So there will be less pooling at the corners?

Everything should naturally drain toward those parking areas. There should not be any standing water. We had some merchants with water issues this past week, and the goal is to fix that. Everything’s not failing below, but we know we have some issues. It’s kind of like a bridge. You don’t wait for it to fall down into the river before you fix it. You know when it was installed, you know the practicality of when it’s going to break, it’s starting to break. We’re kind of at that point. It was the 1920s and 1940s when it was installed. We know it’s time.

Let’s talk cost. Everyone wants to know about that.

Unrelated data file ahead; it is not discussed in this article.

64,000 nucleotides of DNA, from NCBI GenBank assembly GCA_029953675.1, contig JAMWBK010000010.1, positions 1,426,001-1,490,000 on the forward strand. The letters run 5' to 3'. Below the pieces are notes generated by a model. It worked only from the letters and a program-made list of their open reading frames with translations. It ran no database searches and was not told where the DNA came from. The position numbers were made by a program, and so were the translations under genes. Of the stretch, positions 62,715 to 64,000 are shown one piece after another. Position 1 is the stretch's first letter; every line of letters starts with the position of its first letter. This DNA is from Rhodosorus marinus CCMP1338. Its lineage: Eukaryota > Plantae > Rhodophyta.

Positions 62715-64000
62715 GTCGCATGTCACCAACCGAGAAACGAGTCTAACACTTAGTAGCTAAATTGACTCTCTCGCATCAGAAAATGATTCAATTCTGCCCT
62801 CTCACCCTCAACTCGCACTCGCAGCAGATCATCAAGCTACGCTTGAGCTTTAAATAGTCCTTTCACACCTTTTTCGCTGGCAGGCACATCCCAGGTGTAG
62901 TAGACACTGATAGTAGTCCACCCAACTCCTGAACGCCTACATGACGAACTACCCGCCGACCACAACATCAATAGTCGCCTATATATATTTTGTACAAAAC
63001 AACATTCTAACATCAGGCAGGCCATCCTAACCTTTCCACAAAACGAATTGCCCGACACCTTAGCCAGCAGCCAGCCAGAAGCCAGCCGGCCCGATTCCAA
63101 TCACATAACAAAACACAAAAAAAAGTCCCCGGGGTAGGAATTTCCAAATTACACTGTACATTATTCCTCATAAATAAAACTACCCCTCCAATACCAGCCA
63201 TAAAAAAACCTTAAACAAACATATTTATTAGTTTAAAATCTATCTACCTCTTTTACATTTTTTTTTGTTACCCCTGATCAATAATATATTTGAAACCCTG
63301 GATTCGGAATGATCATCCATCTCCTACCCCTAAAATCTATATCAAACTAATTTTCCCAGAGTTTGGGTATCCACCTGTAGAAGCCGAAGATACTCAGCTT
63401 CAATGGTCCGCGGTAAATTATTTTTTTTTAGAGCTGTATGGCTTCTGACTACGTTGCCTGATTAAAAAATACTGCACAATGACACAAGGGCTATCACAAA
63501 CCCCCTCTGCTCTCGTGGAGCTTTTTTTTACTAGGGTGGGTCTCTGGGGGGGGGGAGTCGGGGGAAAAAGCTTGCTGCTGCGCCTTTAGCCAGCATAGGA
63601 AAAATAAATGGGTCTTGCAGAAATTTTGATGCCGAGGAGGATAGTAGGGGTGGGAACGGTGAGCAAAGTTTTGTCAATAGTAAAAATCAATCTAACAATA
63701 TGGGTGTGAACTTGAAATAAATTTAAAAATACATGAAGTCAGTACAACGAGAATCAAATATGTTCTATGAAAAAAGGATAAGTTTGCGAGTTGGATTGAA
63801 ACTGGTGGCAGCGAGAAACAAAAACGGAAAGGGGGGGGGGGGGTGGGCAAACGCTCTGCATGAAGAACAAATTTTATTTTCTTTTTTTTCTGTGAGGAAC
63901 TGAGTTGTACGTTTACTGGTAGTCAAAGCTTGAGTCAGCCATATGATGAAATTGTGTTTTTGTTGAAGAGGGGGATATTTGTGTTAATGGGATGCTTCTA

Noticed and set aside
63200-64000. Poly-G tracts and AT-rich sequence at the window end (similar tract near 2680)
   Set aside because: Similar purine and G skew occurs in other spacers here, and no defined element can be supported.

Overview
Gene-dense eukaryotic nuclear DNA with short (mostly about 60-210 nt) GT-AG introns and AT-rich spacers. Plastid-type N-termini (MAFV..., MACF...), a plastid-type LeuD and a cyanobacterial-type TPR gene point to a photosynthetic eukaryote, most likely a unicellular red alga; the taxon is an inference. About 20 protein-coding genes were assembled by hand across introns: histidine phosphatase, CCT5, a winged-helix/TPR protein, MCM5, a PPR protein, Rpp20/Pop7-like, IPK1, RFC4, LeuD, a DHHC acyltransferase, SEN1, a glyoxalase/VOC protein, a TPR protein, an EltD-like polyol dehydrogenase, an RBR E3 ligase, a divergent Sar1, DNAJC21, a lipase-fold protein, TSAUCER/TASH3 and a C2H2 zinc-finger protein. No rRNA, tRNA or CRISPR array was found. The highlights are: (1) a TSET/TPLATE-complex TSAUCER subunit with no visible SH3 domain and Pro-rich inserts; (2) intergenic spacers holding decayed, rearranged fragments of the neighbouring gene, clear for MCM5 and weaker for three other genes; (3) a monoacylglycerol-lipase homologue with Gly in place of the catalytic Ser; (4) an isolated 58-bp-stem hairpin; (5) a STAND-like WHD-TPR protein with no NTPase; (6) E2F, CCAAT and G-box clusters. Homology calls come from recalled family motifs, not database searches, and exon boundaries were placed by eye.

The first thing we need to make very clear is that it’s not going to raise taxes. It has nothing to do with taxes. Jasper is in a unique situation where we are very financially strong. Our bottom line has been increasing for the last 10 years anticipating that we are going to have some major projects. Last year, the state realized that the cities statewide have infrastructure problems, and said we’ll match your funds if you work on your infrastructure. The maximum grant we could apply for was $1 million, and we went ahead and applied for $1 million dollars, and we were awarded $1 million. So now we have $2 million in the bank — the $1 million that the city put up and the $1 million that the state put up. Now the caveat with that is the state said you have to show progress and construction in 2017. We told them that we’re trying to make progress, but we aren’t projected to start until 2018. They understand our situation and said that’s OK, but literally if we delay this project any longer we’ll lose $1 million. We’ll have to give it up, and that would be a sad waste of money. That’s $2 million. We will be doing a bond for the other part of it. We’ll do a $1.5 to $2 million bond, and then we’ll also have our regular utility budgets that will take care of that. The street department has about $625,000 in economic development funds that we give every year (for paving) and there’s other funds for annual repair. They go out every year and grade the roads — how bad are they? Well, the Square and the block around it was graded a three, and it has been for a long time, which is red level, needs repair, got to happen. They’ve just been waiting for this project. So it won’t be anything above and beyond that budget. Same thing goes for the stormwater and same way with the waterlines. It will be some money that they get every year.